1955-6 saw yet another sixth-placed finish but the focus of attention was the junior side, who reached the FA Youth Cup final. Keith Havenhand was a first-team regular by the time of the final and two more team-mates, Charlie Rackstraw and Gordon Banks, would emerge to claim their places. The summer of 1956 saw Davison again shuffle the forward pack while keeping hold of his well-established defence, but another sixth place - the fourth in succession – was the best the side could manage. 1957 saw the establishment of Bryan Frear and Gwyn Lewis but the early departure of Freddie Capel and Tommy Flockett brought only inconsistency.
January 1958 saw Teddy Davison announce that he would retire at the season’s end. The team appeared to think that was that, for they won only once more in their last eight games and secured only an eighth-placed finish, though this was good enough to secure a place in the new Division Three.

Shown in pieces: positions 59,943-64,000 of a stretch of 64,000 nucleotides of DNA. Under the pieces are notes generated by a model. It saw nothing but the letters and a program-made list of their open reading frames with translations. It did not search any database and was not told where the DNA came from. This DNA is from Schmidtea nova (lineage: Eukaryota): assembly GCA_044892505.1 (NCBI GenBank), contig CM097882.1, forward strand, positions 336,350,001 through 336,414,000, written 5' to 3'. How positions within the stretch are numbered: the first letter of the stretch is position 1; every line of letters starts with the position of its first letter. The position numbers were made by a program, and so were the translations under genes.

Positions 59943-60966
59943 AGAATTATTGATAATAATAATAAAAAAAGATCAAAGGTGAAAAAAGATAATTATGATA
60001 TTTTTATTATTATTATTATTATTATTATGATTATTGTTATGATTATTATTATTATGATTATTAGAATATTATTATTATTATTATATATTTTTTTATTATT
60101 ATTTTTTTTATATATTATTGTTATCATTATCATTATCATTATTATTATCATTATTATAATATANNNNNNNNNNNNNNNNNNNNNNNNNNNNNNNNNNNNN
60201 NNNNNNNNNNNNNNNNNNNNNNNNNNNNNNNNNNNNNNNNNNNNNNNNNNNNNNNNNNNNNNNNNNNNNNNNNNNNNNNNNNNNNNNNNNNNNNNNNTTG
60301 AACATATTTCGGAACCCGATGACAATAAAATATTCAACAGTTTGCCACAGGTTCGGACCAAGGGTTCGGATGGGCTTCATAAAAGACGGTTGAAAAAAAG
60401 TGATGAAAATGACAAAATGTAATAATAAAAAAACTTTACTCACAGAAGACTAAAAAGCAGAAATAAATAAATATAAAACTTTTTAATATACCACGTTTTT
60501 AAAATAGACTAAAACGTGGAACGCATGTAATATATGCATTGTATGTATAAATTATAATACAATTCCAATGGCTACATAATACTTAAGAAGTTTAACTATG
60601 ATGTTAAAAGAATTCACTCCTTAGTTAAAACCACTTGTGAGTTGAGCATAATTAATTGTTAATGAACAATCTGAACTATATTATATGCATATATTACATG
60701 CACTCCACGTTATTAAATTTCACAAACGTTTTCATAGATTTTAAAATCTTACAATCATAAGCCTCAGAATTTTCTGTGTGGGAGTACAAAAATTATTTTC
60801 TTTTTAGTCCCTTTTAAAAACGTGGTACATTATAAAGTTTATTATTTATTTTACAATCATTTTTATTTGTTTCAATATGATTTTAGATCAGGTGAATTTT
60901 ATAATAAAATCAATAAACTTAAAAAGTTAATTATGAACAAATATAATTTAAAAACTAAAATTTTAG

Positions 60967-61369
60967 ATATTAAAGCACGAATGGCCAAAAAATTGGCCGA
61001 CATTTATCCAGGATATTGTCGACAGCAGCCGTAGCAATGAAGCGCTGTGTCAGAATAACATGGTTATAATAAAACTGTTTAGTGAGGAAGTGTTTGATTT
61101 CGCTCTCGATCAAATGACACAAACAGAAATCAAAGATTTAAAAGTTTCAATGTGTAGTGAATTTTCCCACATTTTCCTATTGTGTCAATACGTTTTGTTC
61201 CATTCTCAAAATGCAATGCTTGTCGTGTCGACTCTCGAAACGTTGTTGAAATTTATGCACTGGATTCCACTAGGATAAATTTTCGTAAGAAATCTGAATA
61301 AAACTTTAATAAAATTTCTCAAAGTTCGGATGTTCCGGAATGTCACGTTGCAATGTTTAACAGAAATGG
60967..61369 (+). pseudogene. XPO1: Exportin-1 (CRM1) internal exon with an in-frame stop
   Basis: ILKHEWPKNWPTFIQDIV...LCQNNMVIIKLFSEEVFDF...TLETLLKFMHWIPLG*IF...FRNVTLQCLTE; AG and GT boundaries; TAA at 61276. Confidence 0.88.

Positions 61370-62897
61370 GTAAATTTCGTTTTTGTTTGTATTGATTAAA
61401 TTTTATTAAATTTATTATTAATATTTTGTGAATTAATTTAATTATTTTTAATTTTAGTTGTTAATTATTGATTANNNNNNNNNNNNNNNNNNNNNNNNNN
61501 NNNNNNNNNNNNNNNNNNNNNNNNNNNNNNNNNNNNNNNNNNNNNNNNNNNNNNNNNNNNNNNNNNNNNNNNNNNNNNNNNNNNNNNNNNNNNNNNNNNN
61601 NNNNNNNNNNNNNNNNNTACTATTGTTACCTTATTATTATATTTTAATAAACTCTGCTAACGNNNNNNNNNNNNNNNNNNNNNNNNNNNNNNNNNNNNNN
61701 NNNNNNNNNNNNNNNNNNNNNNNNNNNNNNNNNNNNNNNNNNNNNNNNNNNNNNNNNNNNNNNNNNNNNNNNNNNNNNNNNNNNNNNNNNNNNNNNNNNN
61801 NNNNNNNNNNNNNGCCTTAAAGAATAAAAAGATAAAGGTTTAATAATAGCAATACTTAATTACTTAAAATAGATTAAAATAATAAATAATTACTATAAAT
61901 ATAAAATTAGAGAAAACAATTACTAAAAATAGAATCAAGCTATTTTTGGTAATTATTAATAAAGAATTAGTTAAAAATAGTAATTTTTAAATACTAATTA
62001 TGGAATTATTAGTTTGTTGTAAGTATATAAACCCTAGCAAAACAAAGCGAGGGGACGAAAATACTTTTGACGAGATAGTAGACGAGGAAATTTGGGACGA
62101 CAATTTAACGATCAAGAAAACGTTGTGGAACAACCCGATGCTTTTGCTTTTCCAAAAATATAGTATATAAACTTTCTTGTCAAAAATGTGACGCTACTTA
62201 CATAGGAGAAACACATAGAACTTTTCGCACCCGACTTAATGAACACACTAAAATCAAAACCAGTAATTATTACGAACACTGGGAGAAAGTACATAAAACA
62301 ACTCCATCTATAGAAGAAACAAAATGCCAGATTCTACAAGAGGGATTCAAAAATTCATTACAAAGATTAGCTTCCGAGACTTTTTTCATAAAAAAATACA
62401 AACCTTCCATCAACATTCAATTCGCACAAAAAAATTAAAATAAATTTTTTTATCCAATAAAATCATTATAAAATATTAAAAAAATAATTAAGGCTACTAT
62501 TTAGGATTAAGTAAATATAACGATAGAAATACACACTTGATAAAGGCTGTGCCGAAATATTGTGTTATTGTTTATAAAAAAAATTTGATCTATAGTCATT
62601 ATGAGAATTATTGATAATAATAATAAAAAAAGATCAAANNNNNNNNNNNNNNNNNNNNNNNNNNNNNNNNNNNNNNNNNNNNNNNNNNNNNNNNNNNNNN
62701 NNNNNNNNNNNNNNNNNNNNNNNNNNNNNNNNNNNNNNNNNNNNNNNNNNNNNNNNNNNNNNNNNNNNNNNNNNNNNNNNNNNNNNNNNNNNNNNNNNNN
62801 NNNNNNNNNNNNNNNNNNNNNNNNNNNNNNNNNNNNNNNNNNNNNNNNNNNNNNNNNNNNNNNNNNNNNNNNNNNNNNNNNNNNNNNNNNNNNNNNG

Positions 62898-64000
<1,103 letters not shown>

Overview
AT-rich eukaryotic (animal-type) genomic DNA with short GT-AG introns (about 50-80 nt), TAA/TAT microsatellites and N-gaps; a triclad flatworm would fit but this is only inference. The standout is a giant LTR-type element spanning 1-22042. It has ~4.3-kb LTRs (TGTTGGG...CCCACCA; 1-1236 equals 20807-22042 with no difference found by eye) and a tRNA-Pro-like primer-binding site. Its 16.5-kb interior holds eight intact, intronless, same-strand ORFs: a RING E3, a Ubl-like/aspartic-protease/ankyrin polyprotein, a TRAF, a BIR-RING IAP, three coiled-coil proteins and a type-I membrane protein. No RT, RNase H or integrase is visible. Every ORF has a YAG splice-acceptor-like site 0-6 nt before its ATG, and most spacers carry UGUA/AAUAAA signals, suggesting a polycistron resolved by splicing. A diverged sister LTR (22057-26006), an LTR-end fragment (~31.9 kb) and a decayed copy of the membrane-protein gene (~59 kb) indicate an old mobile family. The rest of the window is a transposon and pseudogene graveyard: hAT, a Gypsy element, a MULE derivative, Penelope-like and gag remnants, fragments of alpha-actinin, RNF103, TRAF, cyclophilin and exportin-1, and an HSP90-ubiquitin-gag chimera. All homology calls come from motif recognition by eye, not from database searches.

Davison’s period of office in the 1950s did not bring the hoped-for return to Division Two, but the circumstances were different from his previous spell in charge. A post-war boom in interest in football had levelled the playing field in the Third (North) and, while it still had under-funded strugglers, it no longer contained consistently weak teams like the Durhams and Ashingtons of the 1920s. Chesterfield’s own financial circumstances were routinely worrying and often desperate during this era, with huge losses only ever offset by donations from local supporters’ groups. Those sixth-placed finishes were as close as the team would come to Division Two for twenty more years and, for that, Davison’s second spell should not be written off as a failure. His 464 games in charge saw 212 games won, and only two others have a better win percentage than Teddy’s 46%. If the goals had come to turn more defeats into draws, his record might have been better, still.
Teddy retired to the Sheffield area and continued to do part-time work on the scouting front before passing away in February 1971.